Last Updated on Apr 7, 2020 by James W

It’s really easy to get caught up in the excitement of buying a new house or any kind of property. According to an article from Psychology Today, “emotion is a necessary ingredient of all decisions???, and it can be especially present when it comes to creating a new home. However, such a big purchase should always be made based on rational analysis of available alternatives and all the pros and cons. To gain true insight into these things, first you will have to do some research of the market in general, the neighborhood you are buying, legal matters and, of course, the condition of the property. The last one is often forgotten by the enthusiastic home buyers. Here’s why you shouldn’t make that mistake.

The Opportunity to Back Out

At first, home inspection may sound as a routine procedure that takes you just a step away to signing the contract. However, some problems discovered by the inspectors can actually throw a wrench into the purchase. The most obvious reasons to balk at the purchase are foundation issues, black mold in the basement, evidence of water leaks, major roof problems, furnace malfunction and outdated electrical system. If these problems are discovered during a property inspection you can still back out of the offer to purchase.

Saving Money

Although some property seems like a great offer at a first glance, you may think differently once you put all the other expenses into the equation. Many home buyers think that they’re saving money by inspecting the properties on their own without professional inspectors, but that can incur much bigger costs in the future. While home inspections cost hundreds of dollars, roof repairs and furnace replacement can cost several thousand.

Revealing Safety Issues

Many safety issues burdening homes today are not visible to the eye, and you might end up moving into a property that is potentially dangerous for your safety. Professional inspectors can discover these problems timely and give you and the home seller the opportunity to solve them before you start living there. Two of the most frequent health hazards discovered in homes are carbon monoxide and radon.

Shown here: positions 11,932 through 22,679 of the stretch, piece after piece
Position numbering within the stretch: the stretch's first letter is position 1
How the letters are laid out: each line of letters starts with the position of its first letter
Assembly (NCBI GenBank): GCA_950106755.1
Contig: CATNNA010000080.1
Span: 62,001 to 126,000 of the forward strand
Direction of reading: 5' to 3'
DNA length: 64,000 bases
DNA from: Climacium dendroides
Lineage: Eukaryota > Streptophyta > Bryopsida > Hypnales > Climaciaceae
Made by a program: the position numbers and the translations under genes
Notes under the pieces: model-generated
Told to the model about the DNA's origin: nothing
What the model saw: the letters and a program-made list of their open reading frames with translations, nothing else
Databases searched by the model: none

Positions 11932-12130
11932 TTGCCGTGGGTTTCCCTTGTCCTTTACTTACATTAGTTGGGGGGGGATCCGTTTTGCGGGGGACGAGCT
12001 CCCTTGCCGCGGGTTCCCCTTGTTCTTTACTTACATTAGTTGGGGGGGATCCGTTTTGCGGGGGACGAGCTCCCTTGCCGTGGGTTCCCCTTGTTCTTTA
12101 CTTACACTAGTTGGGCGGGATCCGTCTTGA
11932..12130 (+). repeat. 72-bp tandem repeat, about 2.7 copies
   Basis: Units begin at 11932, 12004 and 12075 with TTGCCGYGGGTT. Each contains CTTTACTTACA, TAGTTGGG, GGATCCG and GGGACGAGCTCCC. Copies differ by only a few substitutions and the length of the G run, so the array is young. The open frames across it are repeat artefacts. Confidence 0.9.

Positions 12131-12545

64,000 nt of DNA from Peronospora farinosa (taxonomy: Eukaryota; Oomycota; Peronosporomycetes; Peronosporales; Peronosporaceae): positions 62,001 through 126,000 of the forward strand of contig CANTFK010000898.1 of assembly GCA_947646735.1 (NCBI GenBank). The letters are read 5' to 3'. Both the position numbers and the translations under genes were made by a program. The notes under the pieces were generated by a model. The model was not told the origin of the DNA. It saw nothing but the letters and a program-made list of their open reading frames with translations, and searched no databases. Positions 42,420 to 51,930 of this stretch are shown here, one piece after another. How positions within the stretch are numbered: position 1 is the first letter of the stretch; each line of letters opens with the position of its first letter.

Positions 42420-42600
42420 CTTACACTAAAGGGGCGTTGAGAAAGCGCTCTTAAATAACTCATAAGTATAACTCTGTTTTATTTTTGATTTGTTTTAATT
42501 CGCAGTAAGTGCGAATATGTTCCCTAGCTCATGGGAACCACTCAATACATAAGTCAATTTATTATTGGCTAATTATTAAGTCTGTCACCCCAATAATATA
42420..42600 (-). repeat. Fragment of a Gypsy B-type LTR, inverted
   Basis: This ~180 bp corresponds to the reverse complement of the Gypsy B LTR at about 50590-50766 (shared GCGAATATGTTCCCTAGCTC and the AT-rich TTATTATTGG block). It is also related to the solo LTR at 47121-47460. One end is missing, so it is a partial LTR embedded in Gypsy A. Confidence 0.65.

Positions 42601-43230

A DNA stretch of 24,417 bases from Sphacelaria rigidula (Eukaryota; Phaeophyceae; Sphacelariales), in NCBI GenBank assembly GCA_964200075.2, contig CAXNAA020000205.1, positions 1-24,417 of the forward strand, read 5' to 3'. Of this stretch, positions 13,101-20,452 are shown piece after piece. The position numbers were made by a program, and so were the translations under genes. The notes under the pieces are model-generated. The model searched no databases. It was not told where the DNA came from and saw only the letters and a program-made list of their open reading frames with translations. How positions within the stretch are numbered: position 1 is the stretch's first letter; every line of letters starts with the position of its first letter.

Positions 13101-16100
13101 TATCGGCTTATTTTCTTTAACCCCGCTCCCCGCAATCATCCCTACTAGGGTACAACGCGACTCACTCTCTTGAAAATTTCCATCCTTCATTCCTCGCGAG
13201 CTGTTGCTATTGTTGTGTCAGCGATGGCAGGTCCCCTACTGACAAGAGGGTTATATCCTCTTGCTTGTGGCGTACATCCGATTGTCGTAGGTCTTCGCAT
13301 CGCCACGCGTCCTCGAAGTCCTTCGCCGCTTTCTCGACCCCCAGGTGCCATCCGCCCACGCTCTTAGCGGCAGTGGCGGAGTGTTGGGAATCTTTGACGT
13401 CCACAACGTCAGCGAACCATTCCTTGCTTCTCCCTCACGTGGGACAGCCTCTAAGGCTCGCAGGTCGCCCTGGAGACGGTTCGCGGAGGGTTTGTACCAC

Dealing with Vermin

Besides being incredibly annoying, vermin can pose a serious threat to the affected property. Sure, a mouse or two will find its way into most of the houses, but some more notorious pests like termites can literally eat the house to the ground. Since these pests can appear at any time, it is highly recommendable to check the property before you put your signature anywhere. It is of the utmost importance to get rid of the vermin, and see if they’ve already caused some damage before you start settling in.

Negotiating Power

It is hardly likely that any property will be in absolutely perfect condition, and some problems that are not exactly deal-breakers (see paragraph one) can be used as a leverage to get a better deal. After the inspection is over, you will be in the position to ask for a price reduction, credit or repairs. Just make sure you aren’t negotiating these matters without previously consulting your realtor.

Being Aware What You Are Buying

Most of these reasons basically come down to one, the most important one: knowing what you’re buying. Even if the house has no major problems that need to be repaired or some that will cut down the price, you will be fully aware of the condition of the property you’re going to use, as well as the potential problems that might occur later. The fewer surprises you have down the road, the more money you’ll save and the happier you’ll be with your purchase.

Home inspection is never a waste of time or money. It doesn’t matter how new, stable and perfect the house looks like when observed by a potential home buyer, it may carry some serious pitfalls. Instead of judging a book by its cover, dig deep into its content and ask for professional help to avoid misinterpreting the message.


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